Philadelphia’s urbanist PAC endorses Republican Terry Tracy and Independent Andrew Stober for at-large City Council in the November 3rd general election.
The non-partisan political action committee had previously endorsed Terry Tracy, a former business executive, in the May primary in which he received the third-largest vote total among at-large Republican candidates.
5th Square’s endorsement committee voted unanimously to endorse Andrew Stober, former Chief of Staff for the Mayor’s Office of Transportation and Utilities (MOTU). While at MOTU, Stober created Philadelphia’s popular bike share system Indego and established an Energy Office to help the City save millions of dollars on utility costs.
5th Square’s Interim Chair David Curtis said the set of endorsements reflects “an opportunity for Philadelphians to elect two highly intelligent, hardworking individuals who will be active members of council and true assets for the city.”
Tracy and Stober were selected largely on the strength of their responses to 5th Square’s candidate questionnaire. Tracy’s responses can be found here, and Stober’s can be found here. The questionnaire focuses on themes of transportation, zoning and land use, and parks and public space.
"Terry Tracy and Andrew Stober each possesses a firm grasp of how the city functions - its streets, real estate, utilities, tax structure - as well as how City Hall functions administratively." Curtis continued, "Voters can trust that Terry Tracy and Andrew Stober are ready to go to work for them every day to tackle big issues."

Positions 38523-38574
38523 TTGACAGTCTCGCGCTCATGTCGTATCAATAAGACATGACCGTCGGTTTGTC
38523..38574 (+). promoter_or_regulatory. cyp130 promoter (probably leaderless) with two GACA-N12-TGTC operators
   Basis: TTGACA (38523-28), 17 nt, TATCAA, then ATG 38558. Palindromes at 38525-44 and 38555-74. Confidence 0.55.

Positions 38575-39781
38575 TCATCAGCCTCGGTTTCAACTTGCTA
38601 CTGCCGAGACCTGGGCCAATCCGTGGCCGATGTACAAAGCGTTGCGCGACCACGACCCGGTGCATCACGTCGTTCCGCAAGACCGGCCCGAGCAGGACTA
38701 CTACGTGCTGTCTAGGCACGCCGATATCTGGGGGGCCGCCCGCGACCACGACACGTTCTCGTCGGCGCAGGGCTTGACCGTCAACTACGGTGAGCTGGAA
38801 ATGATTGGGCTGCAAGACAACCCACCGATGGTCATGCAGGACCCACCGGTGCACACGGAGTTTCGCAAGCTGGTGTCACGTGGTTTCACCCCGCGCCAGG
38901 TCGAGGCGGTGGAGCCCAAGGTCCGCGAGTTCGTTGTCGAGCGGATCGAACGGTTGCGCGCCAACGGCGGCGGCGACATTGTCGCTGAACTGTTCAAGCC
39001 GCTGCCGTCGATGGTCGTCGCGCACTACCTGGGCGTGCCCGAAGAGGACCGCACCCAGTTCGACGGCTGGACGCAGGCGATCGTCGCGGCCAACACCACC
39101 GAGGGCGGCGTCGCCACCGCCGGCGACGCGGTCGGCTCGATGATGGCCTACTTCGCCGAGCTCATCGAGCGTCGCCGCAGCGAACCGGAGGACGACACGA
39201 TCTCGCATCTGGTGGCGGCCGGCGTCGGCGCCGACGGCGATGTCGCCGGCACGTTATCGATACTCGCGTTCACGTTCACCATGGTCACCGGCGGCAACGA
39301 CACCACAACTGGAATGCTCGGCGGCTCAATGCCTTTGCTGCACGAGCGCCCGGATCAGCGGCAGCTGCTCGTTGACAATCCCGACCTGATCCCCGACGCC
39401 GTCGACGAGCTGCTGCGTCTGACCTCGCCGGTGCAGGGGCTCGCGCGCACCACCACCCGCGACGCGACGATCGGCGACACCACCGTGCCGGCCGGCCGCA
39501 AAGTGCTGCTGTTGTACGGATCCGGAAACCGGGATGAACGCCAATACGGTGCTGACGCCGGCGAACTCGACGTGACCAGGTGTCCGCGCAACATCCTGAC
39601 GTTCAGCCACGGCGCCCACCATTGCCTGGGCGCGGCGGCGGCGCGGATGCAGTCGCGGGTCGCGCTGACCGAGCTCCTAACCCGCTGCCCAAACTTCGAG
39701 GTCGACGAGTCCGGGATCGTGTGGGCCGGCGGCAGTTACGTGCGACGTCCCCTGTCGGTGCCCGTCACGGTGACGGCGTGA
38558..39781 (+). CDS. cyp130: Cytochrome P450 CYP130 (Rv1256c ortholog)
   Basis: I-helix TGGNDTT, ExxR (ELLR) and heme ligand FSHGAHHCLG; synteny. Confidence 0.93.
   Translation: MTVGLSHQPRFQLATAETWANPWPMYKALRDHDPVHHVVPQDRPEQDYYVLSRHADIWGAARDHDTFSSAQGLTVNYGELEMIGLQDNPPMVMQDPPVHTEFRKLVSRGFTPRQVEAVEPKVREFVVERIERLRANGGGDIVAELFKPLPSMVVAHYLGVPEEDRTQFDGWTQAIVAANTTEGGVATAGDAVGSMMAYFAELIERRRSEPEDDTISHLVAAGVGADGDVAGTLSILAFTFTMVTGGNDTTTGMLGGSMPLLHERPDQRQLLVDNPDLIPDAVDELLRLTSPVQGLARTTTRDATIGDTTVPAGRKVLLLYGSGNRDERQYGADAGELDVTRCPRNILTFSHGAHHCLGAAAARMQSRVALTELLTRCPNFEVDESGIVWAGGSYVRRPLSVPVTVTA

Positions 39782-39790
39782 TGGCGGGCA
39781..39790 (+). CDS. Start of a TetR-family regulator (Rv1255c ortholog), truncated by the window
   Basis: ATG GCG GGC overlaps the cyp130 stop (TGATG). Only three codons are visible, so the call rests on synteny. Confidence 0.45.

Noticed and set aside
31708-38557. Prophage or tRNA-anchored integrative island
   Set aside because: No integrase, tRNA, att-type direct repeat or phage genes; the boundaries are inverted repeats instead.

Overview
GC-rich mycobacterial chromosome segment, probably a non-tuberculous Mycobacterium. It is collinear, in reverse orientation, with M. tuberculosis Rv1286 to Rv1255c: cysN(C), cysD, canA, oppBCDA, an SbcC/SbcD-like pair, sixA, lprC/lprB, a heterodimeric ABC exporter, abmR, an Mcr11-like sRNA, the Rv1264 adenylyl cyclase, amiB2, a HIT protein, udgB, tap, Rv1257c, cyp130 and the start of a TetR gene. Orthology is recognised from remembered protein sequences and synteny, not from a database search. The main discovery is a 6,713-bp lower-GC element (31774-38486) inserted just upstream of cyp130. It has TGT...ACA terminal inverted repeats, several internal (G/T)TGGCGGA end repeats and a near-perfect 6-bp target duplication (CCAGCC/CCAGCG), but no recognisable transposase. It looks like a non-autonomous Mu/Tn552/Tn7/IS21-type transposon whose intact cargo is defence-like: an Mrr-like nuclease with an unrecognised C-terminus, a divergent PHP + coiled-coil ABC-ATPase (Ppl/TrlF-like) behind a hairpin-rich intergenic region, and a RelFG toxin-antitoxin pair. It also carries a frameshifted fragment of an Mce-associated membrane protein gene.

Of the seven at-large council seats up for grabs, two seats are guaranteed to minority-party candidates, meaning non-Democrats. Given the enormous registration advantage that Democrats hold in Philadelphia, the other five seats will almost certainly be won by the five Democrats elected in the May primary: Blondell Reynolds Brown, Helen Gym, Allan Domb, Derek Green, and William Greenlee.
While Republicans have traditionally held these two minority-party seats, the winning votes generally come from independent-minded voters. Curtis finished by saying, "Many of the issues that are important to Philadelphians on a daily basis aren't partisan issues. Democrats, Republicans, and independents alike should take a serious look at just how much these two candidates can bring to the table. They're a formidable pair."
5th Square also endorsed primary winners Blondell Reynolds Brown and Helen Gym in the at-large race and Jim Kenney for mayor.